11:01 - Break! Saltine crackers and Balzac and the Little Chinese Seamstress to ward off pre-lunch crankiness.

11: 27 - The Creative Screenwriting Magazine podcast, savior of many a long day of edit entry. I'm starting as far back as iTunes will let me and working my way forward, even the ones I've already heard, which should see me through for awhile (supplemented by Ira Glass and the This American Life team, obviously).

4:55 - Free! Waiting for the light at San Pablo and whatever street puts me on 580.

5:30 - Chatting with my mom. (Yes, I called her yesterday, too. I even took her out for gelato. What kind of kid do you think I am?)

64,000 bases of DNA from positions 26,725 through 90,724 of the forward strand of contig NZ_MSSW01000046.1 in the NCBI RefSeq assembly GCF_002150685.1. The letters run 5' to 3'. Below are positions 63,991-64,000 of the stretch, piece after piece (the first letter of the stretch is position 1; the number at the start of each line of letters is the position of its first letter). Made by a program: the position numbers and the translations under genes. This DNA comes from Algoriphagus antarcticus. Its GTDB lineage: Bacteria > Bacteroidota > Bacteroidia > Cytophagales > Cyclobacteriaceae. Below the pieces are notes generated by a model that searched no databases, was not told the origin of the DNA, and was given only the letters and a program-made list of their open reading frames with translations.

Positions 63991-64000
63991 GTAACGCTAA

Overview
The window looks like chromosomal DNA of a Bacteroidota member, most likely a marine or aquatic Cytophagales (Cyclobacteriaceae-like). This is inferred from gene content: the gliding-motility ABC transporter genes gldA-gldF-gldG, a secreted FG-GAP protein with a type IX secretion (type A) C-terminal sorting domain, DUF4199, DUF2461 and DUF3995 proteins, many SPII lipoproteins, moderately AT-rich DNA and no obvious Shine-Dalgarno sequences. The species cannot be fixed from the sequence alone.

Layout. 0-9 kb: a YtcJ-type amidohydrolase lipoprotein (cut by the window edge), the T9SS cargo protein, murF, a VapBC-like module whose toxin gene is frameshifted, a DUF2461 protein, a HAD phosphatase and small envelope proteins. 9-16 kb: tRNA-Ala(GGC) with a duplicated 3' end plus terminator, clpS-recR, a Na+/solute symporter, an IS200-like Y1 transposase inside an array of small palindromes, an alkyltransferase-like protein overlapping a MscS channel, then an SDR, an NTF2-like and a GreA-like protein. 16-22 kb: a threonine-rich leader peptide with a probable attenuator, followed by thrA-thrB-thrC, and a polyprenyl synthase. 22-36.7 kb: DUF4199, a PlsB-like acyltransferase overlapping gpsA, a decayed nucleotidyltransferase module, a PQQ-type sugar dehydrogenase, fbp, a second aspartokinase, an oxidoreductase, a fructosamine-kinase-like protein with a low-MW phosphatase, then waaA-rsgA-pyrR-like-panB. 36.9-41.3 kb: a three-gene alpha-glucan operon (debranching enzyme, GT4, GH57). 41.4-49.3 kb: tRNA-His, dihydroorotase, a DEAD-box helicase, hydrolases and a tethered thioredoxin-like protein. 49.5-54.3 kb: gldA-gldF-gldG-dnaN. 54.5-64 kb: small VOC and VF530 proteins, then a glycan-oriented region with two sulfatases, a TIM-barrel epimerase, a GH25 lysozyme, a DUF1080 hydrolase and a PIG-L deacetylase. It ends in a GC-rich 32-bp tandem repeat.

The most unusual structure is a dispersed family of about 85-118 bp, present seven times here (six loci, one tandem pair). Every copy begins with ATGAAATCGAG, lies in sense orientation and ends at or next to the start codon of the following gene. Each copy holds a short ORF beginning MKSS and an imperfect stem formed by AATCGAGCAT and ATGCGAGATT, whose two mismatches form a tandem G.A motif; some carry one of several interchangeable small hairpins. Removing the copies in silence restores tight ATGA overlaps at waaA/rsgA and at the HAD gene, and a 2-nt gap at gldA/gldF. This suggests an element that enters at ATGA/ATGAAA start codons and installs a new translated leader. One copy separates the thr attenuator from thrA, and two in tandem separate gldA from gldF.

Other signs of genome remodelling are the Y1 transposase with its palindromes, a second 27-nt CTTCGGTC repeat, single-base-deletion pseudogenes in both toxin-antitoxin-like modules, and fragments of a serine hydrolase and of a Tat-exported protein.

6:55 - Christine being awfully nice and giving me a ride to our end-of-season choir BBQ. We must have been talking about pianos here (apartment-dwellers: traditional or electric?). You know, as you do.

8:26 - Super-secret shot of choir folks eating dessert and talking about the hopes and dreams of choir-dom.

9:20 - Alto section, second row, of whom I hope to see plenty over the summer break. I like these girls an awful lot (plus, they totally keep me in tune).

10:02 - Bones! How are you so crazy and adorkable all the time, and then BAM! Random violence!? Why do you play with our emotions like this? (Not like Agent Booth's going to die, or anything. What is this, Lost?)

Happy 12, all. See you in June. (JUNE! How did that happen?)

Monday, May 05, 2008


The many astonishing sights of Maker Faire:

Twenty-foot musical, ear-wiggling, robotic giraffe; responds kindly to petting ("That feels good!"); answers to name of Russell: check.